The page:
From: Antoine Leca (Antoine10646@leca-marti.org)
Date: Wed Apr 06 2005 - 04:08:52 CST
> Philippe Verdy recently said:
>> I think that Spanish users will use the masculine letter mark to
>> compose "N°" or "n°"
Yes, this is common use here in Spain. I was surprised the first time I saw
it, by I found it convenient, and now I use this to compose nº, whether in
French or in Spanish (and yes, I do use it even when I am typing with the
France keyboard layout; but I am quite a purist.)
>> (It may even happen that the real degree unit sign, for example
>> in "60°41'N 5°16'W", is written using this masculine letter mark).
Yes, and yes it would be a (common) mistake.
BTW, I think the correct form is 60°41'N 5°16'W (using U+2032.)
Timothy Partridge wrote:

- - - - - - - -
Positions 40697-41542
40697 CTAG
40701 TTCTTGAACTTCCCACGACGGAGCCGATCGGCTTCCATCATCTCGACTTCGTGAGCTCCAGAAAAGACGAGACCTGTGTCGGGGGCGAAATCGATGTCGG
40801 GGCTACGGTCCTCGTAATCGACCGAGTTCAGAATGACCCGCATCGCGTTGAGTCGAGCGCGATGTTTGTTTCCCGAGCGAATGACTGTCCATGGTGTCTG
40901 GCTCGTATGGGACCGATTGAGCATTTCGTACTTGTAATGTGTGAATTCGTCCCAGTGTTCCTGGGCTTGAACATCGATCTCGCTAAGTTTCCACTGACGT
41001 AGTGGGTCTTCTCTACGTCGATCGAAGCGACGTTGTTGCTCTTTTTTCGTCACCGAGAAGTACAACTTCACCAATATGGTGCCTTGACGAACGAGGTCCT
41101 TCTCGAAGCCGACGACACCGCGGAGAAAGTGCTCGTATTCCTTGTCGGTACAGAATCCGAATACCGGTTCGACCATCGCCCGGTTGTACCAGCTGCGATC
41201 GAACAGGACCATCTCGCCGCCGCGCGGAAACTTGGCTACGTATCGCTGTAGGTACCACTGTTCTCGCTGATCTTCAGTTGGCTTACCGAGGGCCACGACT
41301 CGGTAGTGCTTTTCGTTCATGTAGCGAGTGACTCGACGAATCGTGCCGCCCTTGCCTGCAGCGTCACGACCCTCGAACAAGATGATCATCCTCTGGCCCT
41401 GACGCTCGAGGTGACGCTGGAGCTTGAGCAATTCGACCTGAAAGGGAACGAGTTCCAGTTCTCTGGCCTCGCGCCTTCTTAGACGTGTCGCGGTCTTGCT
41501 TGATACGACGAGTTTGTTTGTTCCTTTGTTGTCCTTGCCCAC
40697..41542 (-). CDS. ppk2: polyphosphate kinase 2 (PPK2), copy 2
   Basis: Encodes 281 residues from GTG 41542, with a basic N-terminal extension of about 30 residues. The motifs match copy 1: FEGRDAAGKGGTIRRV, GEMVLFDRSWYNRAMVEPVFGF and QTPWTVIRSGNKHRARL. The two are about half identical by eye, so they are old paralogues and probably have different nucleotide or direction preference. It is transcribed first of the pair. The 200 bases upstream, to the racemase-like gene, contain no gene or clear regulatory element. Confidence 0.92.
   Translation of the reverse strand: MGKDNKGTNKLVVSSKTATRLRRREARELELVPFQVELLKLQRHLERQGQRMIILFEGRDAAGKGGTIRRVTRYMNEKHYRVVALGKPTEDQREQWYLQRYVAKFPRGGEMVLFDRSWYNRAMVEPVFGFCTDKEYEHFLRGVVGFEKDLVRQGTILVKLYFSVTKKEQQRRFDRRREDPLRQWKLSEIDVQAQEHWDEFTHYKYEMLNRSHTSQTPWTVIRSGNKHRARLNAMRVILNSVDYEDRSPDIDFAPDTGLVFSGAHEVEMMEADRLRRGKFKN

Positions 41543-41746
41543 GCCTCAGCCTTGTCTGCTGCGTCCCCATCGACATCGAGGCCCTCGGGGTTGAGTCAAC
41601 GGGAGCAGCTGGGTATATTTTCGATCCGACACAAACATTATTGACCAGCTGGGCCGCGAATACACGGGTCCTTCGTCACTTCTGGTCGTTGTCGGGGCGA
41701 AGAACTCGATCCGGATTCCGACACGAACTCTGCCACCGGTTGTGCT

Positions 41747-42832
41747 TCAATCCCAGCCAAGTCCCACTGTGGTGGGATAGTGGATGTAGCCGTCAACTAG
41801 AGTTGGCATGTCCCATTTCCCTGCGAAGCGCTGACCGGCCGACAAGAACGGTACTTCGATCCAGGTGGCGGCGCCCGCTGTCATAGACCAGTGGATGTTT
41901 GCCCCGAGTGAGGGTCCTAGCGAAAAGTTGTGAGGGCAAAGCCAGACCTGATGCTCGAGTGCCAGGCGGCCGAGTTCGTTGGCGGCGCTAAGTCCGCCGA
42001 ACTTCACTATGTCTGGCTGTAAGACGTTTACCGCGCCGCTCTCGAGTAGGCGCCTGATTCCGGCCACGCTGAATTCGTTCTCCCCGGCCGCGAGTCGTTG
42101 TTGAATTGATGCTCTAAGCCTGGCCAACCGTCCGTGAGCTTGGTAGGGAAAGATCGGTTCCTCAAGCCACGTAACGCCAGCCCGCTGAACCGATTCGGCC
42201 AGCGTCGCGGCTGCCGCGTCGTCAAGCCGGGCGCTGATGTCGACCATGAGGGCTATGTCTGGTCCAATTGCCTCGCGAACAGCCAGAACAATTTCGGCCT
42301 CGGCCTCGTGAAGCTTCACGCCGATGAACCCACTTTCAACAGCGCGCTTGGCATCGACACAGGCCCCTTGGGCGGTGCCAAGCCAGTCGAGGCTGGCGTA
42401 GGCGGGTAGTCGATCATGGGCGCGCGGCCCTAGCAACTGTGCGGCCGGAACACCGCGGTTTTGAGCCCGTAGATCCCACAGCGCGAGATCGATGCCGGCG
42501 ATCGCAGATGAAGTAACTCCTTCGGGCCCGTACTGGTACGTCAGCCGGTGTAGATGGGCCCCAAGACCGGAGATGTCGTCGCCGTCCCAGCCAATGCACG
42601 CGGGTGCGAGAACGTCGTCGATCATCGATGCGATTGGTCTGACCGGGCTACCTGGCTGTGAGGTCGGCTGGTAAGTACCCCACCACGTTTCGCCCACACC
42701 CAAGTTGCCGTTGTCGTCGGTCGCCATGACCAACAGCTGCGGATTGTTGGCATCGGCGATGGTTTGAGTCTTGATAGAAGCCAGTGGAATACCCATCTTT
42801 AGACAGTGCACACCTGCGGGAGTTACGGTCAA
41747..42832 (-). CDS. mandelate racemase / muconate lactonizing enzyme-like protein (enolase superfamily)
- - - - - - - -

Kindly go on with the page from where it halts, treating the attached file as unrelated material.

[ About abbreviation ]
> In England the use of a full stop afterwards
> tends to suggest that the rest of the word has
> been dropped. (The lack of a full stop suggests that the last letter
> of the abbreviation is the last letter of the original word.)
This usage of the full stop or the lack of it is definitively still in use
in both France and Spain, even if it is often misused. When I was young in
France, I was somehow confused by the directions panels with things like
Clermont-Fd vs Cl.-Ferrand, until I learned about the rule.
OTOH, if you ask people in the street about this, there is much probability
they will insist on /wrong/ positions, like N° (cf. Peter), 2ème (should be
2e), République Française (no need for the 2nd cap), etc.
And as everybody knows, it is the repetition of a "bad use" will create a
newer "established" use.
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